Gen. Krulak Statement on Trump’s Military Pardons
In response to President Trump’s announcement that he would pardon three service members accused or convicted of war crimes, General Charles C. Krulak, former commandant of the Marine Corps and advocate with Human Rights First, issued the following statement:
For almost 15 years I have led a group that has grown to more than 170 retired admirals and generals who share a belief that fidelity to our nation’s most cherished ideals is the foundation of our security. As President Trump intervenes in war crimes cases on behalf of individuals accused or convicted of war crimes, he betrays these ideals and undermines decades of precedent in American military justice that has contributed to making our country’s fighting forces the envy of the world.
As General Martin Dempsey, retired Chairman of the Joint Chiefs of Staff has stated, “Absent evidence of innocence or injustice the wholesale pardon of U.S. service members accused of war crimes signals [to] our troops and allies that we don’t take the Law of Armed Conflict seriously.”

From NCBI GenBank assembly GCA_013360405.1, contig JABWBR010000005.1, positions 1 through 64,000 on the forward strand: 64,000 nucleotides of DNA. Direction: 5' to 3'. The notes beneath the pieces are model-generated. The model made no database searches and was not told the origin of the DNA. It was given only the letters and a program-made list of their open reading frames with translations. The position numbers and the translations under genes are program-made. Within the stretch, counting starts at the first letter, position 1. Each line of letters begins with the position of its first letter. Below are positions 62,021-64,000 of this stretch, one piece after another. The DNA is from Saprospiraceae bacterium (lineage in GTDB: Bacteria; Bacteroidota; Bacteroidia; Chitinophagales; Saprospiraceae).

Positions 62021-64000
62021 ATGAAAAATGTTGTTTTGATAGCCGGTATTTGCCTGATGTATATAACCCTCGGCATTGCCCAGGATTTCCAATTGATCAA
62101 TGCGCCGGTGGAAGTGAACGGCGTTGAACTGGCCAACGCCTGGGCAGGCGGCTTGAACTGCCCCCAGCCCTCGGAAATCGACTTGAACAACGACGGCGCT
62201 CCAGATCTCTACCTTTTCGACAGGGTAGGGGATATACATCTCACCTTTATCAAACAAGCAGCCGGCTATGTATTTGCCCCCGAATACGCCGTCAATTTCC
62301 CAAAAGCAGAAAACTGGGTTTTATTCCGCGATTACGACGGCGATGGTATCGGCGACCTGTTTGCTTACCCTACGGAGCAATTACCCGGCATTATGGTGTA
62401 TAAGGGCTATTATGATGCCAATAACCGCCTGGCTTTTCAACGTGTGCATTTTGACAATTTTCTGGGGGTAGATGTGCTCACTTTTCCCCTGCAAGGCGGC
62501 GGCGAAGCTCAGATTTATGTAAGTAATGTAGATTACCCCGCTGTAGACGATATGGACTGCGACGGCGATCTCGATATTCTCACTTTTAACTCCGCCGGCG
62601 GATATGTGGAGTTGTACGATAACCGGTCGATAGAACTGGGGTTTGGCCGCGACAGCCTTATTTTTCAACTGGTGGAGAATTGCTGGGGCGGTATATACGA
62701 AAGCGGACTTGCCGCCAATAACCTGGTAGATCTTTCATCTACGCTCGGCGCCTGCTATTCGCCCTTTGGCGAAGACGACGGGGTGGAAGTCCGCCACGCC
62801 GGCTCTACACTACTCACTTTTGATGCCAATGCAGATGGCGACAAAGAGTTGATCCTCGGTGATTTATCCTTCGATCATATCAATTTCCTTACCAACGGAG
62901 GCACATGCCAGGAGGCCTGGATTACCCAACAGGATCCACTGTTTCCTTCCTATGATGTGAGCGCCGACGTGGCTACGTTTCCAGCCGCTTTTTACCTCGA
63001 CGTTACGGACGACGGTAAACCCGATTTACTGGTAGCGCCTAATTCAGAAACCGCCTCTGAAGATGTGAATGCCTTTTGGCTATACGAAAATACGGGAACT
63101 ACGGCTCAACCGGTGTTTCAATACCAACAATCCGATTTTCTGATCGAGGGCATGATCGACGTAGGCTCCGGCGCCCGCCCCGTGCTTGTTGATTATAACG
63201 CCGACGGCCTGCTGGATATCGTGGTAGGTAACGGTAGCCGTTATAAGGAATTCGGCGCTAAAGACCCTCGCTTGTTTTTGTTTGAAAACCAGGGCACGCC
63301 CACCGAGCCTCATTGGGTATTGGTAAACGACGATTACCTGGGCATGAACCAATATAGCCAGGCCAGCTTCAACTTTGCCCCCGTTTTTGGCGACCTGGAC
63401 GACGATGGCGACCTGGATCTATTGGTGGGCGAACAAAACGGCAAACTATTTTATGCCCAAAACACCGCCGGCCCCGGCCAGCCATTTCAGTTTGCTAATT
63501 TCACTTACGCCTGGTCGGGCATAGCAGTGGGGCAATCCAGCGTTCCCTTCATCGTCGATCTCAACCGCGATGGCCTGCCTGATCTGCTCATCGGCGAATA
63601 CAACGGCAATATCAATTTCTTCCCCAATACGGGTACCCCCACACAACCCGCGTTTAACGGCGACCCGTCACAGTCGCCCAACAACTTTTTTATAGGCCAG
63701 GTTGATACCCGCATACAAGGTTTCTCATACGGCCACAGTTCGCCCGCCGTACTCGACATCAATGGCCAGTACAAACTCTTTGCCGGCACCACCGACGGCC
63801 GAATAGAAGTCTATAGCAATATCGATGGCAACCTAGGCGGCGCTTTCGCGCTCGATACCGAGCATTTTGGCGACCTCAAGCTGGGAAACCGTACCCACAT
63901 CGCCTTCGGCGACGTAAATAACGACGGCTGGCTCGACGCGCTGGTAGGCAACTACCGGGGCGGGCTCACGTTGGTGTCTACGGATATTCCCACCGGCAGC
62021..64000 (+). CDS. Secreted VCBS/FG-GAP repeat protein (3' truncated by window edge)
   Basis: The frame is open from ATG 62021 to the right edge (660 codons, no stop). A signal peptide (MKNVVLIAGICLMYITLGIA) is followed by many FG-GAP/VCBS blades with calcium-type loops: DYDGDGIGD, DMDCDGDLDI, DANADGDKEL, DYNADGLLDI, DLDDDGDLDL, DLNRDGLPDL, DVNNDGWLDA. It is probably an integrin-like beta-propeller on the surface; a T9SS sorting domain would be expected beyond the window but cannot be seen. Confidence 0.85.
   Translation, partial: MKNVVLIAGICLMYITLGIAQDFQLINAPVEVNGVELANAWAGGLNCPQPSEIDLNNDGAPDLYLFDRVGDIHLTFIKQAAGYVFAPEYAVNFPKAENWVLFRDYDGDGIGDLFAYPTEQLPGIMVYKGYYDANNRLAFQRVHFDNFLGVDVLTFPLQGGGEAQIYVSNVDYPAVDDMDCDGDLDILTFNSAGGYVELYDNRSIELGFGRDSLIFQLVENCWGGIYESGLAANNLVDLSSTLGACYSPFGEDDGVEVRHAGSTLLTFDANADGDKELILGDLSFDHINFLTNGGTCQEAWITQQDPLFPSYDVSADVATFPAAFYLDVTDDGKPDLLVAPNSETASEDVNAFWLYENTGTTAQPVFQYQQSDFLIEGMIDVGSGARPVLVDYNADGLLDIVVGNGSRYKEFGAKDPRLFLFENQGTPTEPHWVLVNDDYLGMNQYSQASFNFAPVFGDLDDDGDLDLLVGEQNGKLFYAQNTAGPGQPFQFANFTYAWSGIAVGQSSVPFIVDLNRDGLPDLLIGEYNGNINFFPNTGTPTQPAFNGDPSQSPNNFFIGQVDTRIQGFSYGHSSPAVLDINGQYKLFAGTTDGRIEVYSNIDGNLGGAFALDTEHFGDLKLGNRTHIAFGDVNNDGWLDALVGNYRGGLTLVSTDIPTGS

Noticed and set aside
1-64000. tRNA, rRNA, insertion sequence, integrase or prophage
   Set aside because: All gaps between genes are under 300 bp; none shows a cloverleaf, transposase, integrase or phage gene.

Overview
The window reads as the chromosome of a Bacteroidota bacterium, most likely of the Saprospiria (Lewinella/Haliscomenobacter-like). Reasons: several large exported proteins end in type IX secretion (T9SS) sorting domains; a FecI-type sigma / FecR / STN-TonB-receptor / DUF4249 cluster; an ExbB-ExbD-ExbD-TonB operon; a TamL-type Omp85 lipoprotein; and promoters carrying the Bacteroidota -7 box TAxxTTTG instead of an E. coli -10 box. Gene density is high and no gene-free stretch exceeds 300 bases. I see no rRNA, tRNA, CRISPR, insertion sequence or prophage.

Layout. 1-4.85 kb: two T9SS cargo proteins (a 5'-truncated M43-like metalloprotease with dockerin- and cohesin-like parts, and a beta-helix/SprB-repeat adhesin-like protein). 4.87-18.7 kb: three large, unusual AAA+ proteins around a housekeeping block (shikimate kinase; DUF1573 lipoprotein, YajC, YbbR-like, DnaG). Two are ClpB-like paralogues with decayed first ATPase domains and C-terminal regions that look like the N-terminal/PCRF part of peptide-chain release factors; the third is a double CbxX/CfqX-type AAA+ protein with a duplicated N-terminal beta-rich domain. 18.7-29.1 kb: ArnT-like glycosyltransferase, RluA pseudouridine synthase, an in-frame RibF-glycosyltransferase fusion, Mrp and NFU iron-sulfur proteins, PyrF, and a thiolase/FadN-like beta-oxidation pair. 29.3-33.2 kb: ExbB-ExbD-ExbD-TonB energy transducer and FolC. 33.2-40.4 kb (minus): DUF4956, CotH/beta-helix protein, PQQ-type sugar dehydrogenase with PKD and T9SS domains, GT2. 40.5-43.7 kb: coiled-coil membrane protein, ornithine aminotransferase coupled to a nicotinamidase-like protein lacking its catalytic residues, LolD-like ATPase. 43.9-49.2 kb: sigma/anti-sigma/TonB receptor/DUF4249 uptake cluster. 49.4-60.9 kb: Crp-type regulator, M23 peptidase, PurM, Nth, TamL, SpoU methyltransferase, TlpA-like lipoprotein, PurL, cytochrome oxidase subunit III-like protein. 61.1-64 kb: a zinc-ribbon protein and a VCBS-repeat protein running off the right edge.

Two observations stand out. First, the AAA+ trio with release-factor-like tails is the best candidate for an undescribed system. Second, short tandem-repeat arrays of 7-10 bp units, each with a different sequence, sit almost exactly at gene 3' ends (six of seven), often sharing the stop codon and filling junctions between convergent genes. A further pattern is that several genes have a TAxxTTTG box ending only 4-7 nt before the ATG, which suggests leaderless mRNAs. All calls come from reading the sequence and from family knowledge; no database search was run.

Disregard for the law undermines our national security by reducing combat effectiveness, increasing the risks to our troops, hindering cooperation with allies, alienating populations whose support the United States needs in the struggle against terrorism, and providing a propaganda tool for extremists who wish to do us harm.
More important than the message such interventions would send to others, however, is that which it would send to our own service members and citizens. As the late Senator John McCain said in 2011 about torture and war crimes:
“This is a moral debate. It is about who we are. I don’t mourn the loss of any terrorist’s life. What I do mourn is what we lose when by official policy or official neglect we confuse or encourage those who fight this war for us to forget that best sense of ourselves. Through the violence, chaos, and heartache of war, through deprivation and cruelty and loss, we are always Americans, and different, stronger and better than those who would destroy us.”
If President Trump intervenes on behalf of individuals accused – or convicted by their fellow servicemembers – of war crimes, he relinquishes the United States’ moral high ground and undermines the good order and discipline critical to winning on the battlefield.